• Interestingly, Jared Hazen out ranked 2017 champ Ryan Sandes while also receiving receiving the most votes to finish second and third. Sandes pulled out that third-place ranking despite having fewer total votes than anyone else in the top six.
  • In fourth and as the top fourth-place vote getter, Mark Hammond was on only two thirds of ballots despite finishing third each of the past two years.
  • Both Jeff Browning (fifth) and Ian Sharman (sixth) received more votes than either Sandes or Hammond, suggesting both are seen as relatively safe picks for a top finish. Browning has the slight edge here as well as being the top vote getter to finish fifth and sixth, while Sharman was the top vote getter to finish seventh and eighth… by solid margins in most cases. (Sharman wasn’t all that far behind Browning 204-183 for sixth place votes.)
  • Two Western States debutants–Tom Evans and Matt Daniels–ranked seventh and eighth with Daniels receiving more first place votes than anyone other than Walmsley or Hazen. There was a big drop in total votes from Browning and Sharman to Evans and Daniels, but much smaller jump in total points. Why? Both Evans and Daniels had significantly more first-through-third votes than either Browning or Sharman. Ninth-ranked Chris Mocko was the opposite of Evans and Daniels, receiving more total votes, but fewer votes to finish on the podium.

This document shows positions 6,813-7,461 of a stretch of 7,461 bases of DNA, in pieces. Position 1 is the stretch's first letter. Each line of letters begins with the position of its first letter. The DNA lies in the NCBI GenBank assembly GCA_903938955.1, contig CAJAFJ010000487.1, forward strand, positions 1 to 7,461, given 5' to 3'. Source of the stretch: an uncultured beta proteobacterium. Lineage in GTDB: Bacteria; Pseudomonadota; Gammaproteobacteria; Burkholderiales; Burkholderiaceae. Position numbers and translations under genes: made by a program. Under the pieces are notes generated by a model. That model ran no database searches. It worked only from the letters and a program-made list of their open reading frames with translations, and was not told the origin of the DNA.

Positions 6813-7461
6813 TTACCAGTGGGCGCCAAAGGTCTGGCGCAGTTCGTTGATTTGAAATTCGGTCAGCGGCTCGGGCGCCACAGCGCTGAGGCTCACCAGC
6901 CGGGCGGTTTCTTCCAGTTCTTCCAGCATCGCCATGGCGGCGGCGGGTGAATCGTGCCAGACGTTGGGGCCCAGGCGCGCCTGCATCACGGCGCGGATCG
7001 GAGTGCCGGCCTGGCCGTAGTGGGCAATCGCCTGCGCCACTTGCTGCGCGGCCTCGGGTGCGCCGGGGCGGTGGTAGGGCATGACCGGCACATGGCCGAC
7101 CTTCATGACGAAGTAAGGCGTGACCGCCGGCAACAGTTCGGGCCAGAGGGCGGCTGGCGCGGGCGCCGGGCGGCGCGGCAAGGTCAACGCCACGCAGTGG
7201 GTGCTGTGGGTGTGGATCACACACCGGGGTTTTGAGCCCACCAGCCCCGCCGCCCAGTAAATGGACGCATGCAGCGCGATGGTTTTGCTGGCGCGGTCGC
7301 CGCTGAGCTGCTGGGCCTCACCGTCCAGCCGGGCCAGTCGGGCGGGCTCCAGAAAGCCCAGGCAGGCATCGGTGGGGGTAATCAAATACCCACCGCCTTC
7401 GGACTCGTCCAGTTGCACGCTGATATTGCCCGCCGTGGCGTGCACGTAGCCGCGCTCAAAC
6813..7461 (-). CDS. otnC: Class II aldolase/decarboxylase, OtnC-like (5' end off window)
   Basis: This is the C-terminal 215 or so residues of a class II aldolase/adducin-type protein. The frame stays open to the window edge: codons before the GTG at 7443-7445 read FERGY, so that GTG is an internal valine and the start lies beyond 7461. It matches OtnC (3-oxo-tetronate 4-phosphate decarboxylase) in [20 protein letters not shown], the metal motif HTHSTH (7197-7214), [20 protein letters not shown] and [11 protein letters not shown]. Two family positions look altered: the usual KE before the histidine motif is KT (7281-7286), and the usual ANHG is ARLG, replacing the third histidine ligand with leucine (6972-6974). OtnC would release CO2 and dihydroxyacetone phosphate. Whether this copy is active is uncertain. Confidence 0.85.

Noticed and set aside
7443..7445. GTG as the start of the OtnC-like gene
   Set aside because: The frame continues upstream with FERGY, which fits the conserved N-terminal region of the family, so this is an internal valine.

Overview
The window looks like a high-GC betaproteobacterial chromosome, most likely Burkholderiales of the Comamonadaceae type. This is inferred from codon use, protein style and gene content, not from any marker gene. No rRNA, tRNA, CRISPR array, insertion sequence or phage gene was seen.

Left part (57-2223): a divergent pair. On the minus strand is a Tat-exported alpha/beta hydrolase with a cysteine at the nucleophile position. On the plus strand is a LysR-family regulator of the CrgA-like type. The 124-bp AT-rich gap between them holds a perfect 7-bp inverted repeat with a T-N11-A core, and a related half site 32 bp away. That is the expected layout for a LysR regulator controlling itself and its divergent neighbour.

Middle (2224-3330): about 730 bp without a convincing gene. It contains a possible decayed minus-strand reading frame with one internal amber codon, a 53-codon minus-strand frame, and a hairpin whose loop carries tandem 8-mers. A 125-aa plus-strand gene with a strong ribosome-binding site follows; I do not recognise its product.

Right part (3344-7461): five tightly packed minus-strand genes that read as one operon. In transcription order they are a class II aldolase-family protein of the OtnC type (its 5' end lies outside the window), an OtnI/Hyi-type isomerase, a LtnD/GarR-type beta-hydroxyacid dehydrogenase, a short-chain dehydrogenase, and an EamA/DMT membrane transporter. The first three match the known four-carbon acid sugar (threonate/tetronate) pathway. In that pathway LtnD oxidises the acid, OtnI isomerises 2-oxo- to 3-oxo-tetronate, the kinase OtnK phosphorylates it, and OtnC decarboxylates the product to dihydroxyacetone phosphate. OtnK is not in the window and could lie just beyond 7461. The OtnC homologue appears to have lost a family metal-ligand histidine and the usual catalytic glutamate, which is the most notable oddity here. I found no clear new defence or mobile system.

• From last year’s top-ten returnees, orders are reversed from last year’s finishing order with Browning (fifth) outranking Sharman (fourth) as well as Kris Brown (tenth) outranking Paul Giblin (ninth).
  • Jeff Browning was even more dominant that Canepa in terms of masters voting, taking home 1088 votes. Paul Giblin was next in line with 51 vote. Then came Dave Mackey (28) and Yassine Diboun (25).
  • Roughly in line with last year (169 of the 291), 168 of 280 listed men received votes.

[Author’s Note: As noted at the outset, this is one of those late-night passion projects. Please forgive any typos or muddled thoughts. Turning this around on the night I close the prediction contest is a worthwhile challenge. I hope to reread the article and add more thoughts tomorrow.]

Call for Comments

  • So what do you think about the group-think prediction?
  • What interesting observations have you made about the data?
  • How would you change your picks based on what you know now?
  • Want to make any of your predictions public? If so, leave a comment!
Bryon Powell

Bryon Powell is the Founding Editor of iRunFar. He’s been writing about trail running, ultrarunning, and running gear for more than 15 years. Aside from iRunFar, he’s authored the books Relentless Forward Progress: A Guide to Running Ultramarathons and Where the Road Ends: A Guide to Trail Running, been a contributing editor at Trail Runner magazine, written for publications including Outside, Sierra, and Running Times, and coached ultrarunners of all abilities. Based in Silverton, Colorado, Bryon is an avid trail runner and ultrarunner who competes in events from the Hardrock 100 Mile just out his front door to races long and short around the world, that is, when he’s not fly fishing or tending to his garden.